Your gallbladder…You probably do not give your gallbladder much thought, that is unless you have experienced gallstones or gallbladder attack. It is, after all, one of the most commonly removed organs in the United States. Your gallbladder is part of the biliary system. It is a small four-inch, pear shaped sac located just below the liver on the right side of the abdomen. The gallbladder’s primary function is to store a digestive enzyme called bile, which is produced in the liver. The gallbladder stores the bile until the small intestines releases a hormone called cholecystokinin. When cholecystokinin is released it sends a signal to the gallbladder to contract and secrete bile into the small intestines through the common bile duct. The bile helps in the digestive process by breaking up dietary fat. The quality and consistency of the bile is important. Bile that is thick and sludge like cannot perform its job and has difficulty being released from the gallbladder. The amount of bile required depends on the amount of fat a meal contains. The more fat the more bile; the less fat the less bile is needed. The gallbladder is not necessary for human survival but it does play an essential part of the digestive process.
Common problems that occur with the gallbladder are gallstones, gallbladder attack, and gallbladder disease. If you have experienced any of these issues you know that they can be extremely painful. One cause of these common gallbladder issues is poor diet. To maintain a healthy gallbladder, it is important to eat a diet that regularly consists of healthy fats. Healthy fats keep the gallbladder healthy by keeping the bile healthy and moving. Low fat and no-fat diets are probably one of the biggest contributors to gallbladder problems. Typically, the gallbladder can be saved and it is not necessary to remove this important organ, which I will go into more detail below.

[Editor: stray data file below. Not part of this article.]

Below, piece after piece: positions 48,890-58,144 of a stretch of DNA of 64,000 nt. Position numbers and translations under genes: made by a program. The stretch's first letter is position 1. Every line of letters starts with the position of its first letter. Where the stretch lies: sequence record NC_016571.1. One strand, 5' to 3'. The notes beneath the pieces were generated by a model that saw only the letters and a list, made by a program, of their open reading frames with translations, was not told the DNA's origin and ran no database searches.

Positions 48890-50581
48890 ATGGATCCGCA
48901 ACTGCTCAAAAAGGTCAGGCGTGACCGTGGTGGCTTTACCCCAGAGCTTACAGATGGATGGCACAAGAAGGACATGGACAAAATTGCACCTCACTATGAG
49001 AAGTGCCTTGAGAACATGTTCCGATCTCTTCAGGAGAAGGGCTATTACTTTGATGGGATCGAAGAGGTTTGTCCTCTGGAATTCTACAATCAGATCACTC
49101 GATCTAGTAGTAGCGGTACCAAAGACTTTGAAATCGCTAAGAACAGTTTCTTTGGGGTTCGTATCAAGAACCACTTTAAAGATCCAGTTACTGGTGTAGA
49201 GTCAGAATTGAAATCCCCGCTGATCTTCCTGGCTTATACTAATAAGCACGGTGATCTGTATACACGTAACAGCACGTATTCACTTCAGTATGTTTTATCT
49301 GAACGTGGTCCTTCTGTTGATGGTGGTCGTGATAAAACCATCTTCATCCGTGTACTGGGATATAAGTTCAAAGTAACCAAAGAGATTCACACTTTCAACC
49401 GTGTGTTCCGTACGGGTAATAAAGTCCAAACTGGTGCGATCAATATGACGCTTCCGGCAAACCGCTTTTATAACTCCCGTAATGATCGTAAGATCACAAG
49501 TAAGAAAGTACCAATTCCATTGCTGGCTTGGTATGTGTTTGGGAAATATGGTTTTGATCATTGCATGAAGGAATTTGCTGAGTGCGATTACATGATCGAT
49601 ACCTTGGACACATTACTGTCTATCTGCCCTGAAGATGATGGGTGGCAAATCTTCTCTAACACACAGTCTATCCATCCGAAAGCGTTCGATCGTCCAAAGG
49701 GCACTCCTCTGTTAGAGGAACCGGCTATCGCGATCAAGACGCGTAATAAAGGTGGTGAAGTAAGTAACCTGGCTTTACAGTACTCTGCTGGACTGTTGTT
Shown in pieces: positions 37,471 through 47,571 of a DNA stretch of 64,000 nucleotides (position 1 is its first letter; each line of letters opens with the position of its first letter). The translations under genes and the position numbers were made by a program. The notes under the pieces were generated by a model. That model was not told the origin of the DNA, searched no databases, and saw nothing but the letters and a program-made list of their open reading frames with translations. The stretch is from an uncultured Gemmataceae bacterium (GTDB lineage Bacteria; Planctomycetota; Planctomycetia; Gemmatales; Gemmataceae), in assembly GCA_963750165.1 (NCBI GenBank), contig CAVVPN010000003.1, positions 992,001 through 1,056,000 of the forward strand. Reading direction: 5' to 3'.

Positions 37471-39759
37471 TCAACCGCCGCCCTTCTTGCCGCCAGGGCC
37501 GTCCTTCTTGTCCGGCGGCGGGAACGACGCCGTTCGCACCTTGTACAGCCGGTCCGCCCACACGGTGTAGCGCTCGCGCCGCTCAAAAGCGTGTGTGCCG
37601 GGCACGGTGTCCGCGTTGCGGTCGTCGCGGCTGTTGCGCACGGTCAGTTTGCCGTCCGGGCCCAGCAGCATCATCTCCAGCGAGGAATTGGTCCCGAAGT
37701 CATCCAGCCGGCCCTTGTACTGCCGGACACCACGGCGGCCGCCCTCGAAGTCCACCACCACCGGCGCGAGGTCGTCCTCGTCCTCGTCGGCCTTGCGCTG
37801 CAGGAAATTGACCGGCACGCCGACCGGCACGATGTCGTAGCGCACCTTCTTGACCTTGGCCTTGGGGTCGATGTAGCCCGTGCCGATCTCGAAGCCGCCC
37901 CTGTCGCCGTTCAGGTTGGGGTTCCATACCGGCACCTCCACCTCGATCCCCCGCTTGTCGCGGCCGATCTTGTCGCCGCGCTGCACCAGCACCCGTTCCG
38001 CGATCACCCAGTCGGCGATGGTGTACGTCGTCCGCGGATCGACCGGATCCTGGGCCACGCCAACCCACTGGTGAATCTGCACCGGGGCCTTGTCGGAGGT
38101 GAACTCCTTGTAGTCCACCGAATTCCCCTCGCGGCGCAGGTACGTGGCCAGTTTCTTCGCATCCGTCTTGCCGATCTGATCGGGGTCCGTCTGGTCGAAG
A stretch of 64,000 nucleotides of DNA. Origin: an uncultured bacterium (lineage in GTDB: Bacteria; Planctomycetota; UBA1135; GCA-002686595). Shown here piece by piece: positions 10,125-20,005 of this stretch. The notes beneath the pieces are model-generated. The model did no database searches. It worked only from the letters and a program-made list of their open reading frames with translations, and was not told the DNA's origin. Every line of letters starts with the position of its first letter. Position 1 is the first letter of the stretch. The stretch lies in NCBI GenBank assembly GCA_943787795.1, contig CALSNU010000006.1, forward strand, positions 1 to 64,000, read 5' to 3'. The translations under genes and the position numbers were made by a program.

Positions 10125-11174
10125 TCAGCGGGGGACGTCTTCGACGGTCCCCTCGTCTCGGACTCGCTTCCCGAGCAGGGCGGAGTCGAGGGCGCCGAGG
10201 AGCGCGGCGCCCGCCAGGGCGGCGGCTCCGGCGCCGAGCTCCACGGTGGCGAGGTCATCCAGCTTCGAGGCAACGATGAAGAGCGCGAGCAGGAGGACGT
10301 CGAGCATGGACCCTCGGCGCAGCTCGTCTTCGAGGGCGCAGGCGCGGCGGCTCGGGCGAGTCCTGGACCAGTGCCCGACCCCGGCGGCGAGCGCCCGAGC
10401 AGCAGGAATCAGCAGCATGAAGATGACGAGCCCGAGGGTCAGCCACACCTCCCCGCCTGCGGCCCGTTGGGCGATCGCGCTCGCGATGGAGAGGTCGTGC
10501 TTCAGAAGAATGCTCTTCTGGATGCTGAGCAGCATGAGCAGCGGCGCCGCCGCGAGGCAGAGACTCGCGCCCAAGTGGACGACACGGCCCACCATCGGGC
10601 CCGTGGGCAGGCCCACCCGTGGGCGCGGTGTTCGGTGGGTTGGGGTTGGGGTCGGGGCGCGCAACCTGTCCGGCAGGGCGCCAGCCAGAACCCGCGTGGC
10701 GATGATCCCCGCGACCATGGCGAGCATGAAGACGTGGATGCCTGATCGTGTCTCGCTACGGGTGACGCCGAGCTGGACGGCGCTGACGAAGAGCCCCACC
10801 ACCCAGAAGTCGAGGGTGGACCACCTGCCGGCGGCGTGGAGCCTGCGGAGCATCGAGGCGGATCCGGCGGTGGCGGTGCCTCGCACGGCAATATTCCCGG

The type of fat you consume directly determines the quality of the bile in the gallbladder. For a healthy gallbladder you should avoid fried, hydrogenated and trans fats along with highly refined/processed oils. These include canola oil, margarine, corn oil, cottonseed oil, vegetable oil, soybean oil, sunflower oil, safflower oil, rice bran oil, peanut oil and other refined nut and seed oils. These types of fat will cause poor quality bile and they are also pro-inflammatory. Along with avoiding these poor-quality fats you want to make sure that you are eating enough high-quality fats. If you are not consuming enough good fats your gallbladder does not have a need to release bile, which can lead to the bile becoming thick and sludgy, which leads to gallbladder issues.
Several signs of poor fat digestion and gallbladder issues include greasy, light colored stools that float, gas, bloating and nausea. Other signs are upset stomach after eating greasy foods, pain below the right rib cage (where the gallbladder is located), pain between the shoulder blades and possibly headache above the eyes. Chest pain, shaking, chills and vomiting may also be more severe signs.
There are several foods that can help improve gallbladder health and help it perform its job. Cholagogues, which are foods that help stimulate bile such as dandelion greens or tea, artichokes, mustard greens and daikon radish. Other foods that can help include apple cider vinegar, beets, raw or slightly cooked egg yolk and cranberries.
If you are concerned about the health of your gallbladder, reach out and seek the appropriate help. I would recommend trying to heal your gallbladder before resorting to removing it. This can be done by eating nutrient dense whole foods and healthy fats that support a healthy gallbladder and the production of bile, many of which are mentioned above. Also avoid poor quality oils that lead to poor quality bile and inflammation. If you have already had your gallbladder removed a general recommendation would be to supplement with bile salts, basically your gallbladder in a bottle. Bile salts will help support proper fat digestion and take the burden off of the liver.
Jamey Floreck, NTP, CPT